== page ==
Use case: VPN client
marcus at better.se
Wed May 9 18:34:38 UTC 2007
martin f krafft wrote:
> Fair enough, although I think this might be a job for the VPN
Yes, maybe. OpenSwan 3.x is supposed to get some functionality in this
direction - dynamically discovering that interfaces go up and down etc. But I
don't know if it will have the logic to decide if a connection should be
brought up. That should be checked...
> I want to solve this with dependencies. vpn0 pre-depends on
> a default gateway, so try to configure network interfaces in
> a defined order until you get a connection.
An IPsec connection in Linux 2.6 is not a separate network interface (like it
was in 2.4, or with the KLIPS module). But I guess it could be a virtual
I'm not sure the dependency approach is optimal here though. For this to work,
there has to be a decision to start the vpn0 "interface". In other words
there must be an ultimate goal which starts a dependency resolution chain.
This is not how it works in reality. A user should just plug in the network
card, or move into a WiFi zone, and automatically the interface is brought
up, wpa_supplicant does its thing, we get an IP address and some routes with
DHCP, and finally the VPN connection is started. Or a local file server is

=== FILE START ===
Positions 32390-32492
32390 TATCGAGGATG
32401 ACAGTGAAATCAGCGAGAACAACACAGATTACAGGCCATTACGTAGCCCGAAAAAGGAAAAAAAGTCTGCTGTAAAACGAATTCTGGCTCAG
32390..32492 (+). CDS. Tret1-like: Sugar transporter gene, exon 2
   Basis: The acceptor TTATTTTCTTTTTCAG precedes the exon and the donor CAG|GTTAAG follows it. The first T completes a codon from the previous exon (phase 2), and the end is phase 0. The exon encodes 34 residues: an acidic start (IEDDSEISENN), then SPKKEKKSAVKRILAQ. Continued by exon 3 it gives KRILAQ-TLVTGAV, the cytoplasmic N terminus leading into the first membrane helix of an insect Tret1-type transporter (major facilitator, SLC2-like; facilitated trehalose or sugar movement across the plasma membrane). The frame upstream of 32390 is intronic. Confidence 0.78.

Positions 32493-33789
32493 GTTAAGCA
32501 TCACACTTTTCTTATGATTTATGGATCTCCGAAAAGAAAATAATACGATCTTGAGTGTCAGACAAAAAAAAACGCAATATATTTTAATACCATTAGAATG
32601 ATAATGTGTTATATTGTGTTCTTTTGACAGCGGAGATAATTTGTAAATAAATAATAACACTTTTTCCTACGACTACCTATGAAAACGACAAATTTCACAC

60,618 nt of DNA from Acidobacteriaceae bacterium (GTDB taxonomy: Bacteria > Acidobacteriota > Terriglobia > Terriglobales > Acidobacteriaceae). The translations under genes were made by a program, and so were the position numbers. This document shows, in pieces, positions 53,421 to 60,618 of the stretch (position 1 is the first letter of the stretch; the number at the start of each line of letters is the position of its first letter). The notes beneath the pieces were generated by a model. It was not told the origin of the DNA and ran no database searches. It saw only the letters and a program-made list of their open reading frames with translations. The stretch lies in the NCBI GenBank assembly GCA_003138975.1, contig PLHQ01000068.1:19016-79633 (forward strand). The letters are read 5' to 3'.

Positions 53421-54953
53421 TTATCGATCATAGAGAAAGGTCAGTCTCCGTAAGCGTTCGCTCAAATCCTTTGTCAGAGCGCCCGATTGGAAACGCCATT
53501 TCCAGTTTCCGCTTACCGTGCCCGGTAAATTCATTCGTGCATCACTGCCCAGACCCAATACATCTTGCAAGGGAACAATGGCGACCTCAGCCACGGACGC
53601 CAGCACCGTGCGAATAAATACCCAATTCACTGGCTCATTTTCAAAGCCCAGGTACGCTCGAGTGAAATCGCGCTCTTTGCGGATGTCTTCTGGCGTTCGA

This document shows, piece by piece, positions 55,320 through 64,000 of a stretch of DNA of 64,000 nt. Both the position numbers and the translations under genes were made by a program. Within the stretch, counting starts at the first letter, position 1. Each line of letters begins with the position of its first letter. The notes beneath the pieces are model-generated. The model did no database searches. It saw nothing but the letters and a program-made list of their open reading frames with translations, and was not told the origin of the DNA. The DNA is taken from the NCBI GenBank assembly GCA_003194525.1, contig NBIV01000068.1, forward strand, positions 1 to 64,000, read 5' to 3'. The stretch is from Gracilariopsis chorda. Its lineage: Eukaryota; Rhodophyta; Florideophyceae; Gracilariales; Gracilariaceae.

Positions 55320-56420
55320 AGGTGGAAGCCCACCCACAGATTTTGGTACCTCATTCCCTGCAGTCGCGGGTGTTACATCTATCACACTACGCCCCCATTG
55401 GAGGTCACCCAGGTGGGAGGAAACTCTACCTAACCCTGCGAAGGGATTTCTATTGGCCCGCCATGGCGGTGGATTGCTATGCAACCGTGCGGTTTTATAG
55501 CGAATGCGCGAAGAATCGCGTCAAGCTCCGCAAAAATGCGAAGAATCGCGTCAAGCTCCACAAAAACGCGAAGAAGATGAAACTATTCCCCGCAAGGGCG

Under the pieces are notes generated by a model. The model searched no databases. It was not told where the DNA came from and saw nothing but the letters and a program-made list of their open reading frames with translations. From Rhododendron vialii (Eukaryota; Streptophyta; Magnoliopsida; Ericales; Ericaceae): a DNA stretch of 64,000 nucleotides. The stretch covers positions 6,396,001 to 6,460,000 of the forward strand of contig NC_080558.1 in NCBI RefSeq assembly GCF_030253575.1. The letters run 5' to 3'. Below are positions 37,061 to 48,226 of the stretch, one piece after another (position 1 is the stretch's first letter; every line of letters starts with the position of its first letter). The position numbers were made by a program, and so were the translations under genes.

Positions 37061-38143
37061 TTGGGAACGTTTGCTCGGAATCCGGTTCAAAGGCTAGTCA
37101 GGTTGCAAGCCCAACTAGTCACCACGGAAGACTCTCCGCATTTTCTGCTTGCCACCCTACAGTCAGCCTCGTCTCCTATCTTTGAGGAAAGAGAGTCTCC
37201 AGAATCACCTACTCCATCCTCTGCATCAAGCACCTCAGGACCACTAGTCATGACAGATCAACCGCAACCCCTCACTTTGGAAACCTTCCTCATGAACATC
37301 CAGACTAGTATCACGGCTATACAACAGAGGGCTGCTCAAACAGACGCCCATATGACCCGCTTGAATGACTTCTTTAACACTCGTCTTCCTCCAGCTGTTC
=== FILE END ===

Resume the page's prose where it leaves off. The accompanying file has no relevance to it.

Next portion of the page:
Note that there is no probing of network interfaces in some order. Such an
order may be hard to define ahead of time, since the list of possible network
interfaces is not known. You should be able to plug in a completely new
It may be instructive to read the comparison between Upstart and Initng  in
> So upstart can run scripts when it receives events but it has no
> knowledge (yet) of network events?
Yes. For instance I have the following files (from upstathat wire ifupdown to
~$ cat /etc/network/if-up.d/upstart
exec /sbin/initctl emit interface-up $IFACE
~$ cat /etc/network/if-down.d/upstart
exec /sbin/initctl emit interface-down $IFACE
Then I have a script /etc/event.d/check-local-network which gets started on
the interface-up event. It does some checks to see which network I'm
connected to, and emits further "home-lan-connected", "office-lan-connected"
and "inet-connected" events. Other scripts can trigger on those events. For
instance "inet-connected" would start an IPsec tunnel unless we are between
the "office-lan-connected" and "office-lan-disconnected" events.
(The latter rather complex specification seems not to be implemented in
upstart yet, so I have a temporary hack with the same effect. It seems to
work well in principle.)
> What exactly does upstart provide that you think would be stupid to
*Event handling: which jobs are triggered by an event.
*Job state management: keep track of which jobs (services) are running.
*Specification of complex conditions for a job to be started, such as this
: "Or maybe we only want to be run if a network interface comes up before
bind9 has been started:
on network-interface-up and from startup until started bind9"
(All of this assumes that we want an event-based mechanism.)
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